In the third quarter of 2020, global markets have regained a lot of lost ground since bottoming in mid-March. This is good news, but anybody forced to pay an Inheritance Tax (IHT) bill during a market crash may find themselves in a quandary. Share values in the deceased person’s estate would have plummeted while the IHT bill, calculated by the value of the estate six months prior, still stands. Could share loss relief for IHT help?
Before delving into what share loss relief is and how it can potentially be useful in an IHT context, it’s important to understand a few key specifics:
From the end of the month of death, IHT is due within the following six months.
The month of death is not considered within the six month timeframe, regardless of the date the individual died. If death occurred September 1st, the personal representative(s) must pay IHT by March 31st the following year.
In light of the pandemic, Her Majesty’s Revenue & Customs (HMRC) has indicated no certain ‘holiday’ on IHT payments, but that it may accept reasonable grounds for any late IHT payments via appeal. Should an appeal be unsuccessful, any amount outstanding beyond the payment due date will be treated under normal circumstances and subject to penalty fees.
The deceased’s net estate (assets – liabilities) are valued as of the date of death.
While IHT is due within six months following the end of the month in which the death occurred, there will be a number of instances where significant ‘overpayments’ of IHT are made, relative to the severely diminished value of assets (as part of an estate). This is especially so around the peak of any crisis affecting markets, where IHT bills are due at the same time.
Share Loss Relief for IHT
Share loss relief for IHT is a tax relief designed to recover the overpayment of tax on an estate including shares, where those shares are sold with a subsequent realised loss.
If you claim share loss relief, the amount of IHT that can be recouped will be equal to 40% x (Share Value at date of death minus Share Value at the IHT due date).
Loss relief of this kind can only be claimed on ‘qualifying investments’. These include holdings of listed shares and securities on a recognised stock exchange (at the date of death), UK government gilts and holdings in unit trusts. Holdings in AIM listed companies (companies listed on the Alternative Investment Market) do not meet HMRC’s requirements for qualifying investments.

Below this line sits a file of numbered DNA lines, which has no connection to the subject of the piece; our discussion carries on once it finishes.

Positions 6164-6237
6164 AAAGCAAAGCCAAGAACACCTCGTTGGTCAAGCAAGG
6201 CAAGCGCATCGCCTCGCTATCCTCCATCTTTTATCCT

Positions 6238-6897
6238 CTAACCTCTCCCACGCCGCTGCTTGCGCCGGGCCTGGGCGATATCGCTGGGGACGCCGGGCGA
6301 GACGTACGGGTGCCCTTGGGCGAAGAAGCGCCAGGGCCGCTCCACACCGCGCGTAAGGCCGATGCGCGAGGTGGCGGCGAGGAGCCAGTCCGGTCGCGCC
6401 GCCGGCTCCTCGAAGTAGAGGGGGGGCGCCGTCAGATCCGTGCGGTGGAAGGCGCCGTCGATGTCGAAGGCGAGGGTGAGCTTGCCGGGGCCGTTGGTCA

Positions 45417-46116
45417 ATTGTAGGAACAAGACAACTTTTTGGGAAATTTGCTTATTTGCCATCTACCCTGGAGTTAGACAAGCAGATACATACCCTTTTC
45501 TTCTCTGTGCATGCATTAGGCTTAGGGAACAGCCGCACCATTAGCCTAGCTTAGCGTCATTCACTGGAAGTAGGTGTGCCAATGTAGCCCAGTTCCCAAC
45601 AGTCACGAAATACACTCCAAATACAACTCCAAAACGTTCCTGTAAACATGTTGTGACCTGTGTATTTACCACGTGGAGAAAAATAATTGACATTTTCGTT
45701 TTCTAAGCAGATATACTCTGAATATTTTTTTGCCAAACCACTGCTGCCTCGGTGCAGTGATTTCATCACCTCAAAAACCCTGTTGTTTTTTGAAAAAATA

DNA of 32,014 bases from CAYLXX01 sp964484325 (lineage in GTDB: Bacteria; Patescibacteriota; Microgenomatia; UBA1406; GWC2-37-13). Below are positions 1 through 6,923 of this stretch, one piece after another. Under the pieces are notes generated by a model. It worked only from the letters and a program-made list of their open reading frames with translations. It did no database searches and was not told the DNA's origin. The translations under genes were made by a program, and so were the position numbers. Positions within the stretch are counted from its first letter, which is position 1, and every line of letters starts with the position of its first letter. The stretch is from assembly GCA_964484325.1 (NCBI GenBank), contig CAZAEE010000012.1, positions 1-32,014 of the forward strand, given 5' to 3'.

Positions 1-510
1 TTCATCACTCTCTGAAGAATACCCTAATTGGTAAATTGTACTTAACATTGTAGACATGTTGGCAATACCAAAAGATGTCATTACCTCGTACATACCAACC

To be able to claim, shares must be sold within 12 months from the date of death. Every sale of ‘qualifying investments’ must then be included on a form called Inheritance Tax: claim for relief – loss on sale of shares, more concisely referred to as form IHT35. This includes shares which have realised a gain.
The completed form IHT35 must be submitted within four years from the end of the 12 month period in which the sales took place. Investments which have realised gains will negate the size of the net loss reclaimable.
It is the net loss on which the relief is calculated (share gains tallied against share losses)
All investments sold within the 12 month period must be included within form IHT35 and any of those realising gains will have the effect of reducing the IHT loss relief available. In order to maximise the amount of relief, it may be more beneficial to delay the sale of investments showing a gain until after the 12 month period ends.
Should the shares be sold at all?
Good question. The answer will depend on the views of the beneficiaries and their own financial planning objectives.
If the beneficiary has a high risk investment appetite, they may prefer to hold out and wait for the value of the shares to recover, particularly if they have a long investment time horizon.
To the contrary, if a beneficiary is a child or grandchild, they might prefer an immediate sale of shares to realise cash and enable them to purchase, for example, a first property.
It may be that the beneficiary has no choice and a forced sale is necessary to help meet the IHT bill.
There’s a two month period restricting the sale and immediate repurchase of the same investments.
The legal personal representatives (LPAs) can’t have their cake and eat it: you cannot simply sell shares, realise a loss, claim IHT share loss relief and then suddenly repurchase the same shares.
One loss is enough
If ever IHT becomes a concern for you or anybody you know, it’s important not to let it be a burden on what’s often a challenging situation. Don’t be afraid to speak to somebody who can understand the circumstances sensitively, and then objectively apply knowledge and experience to help put minds at rest.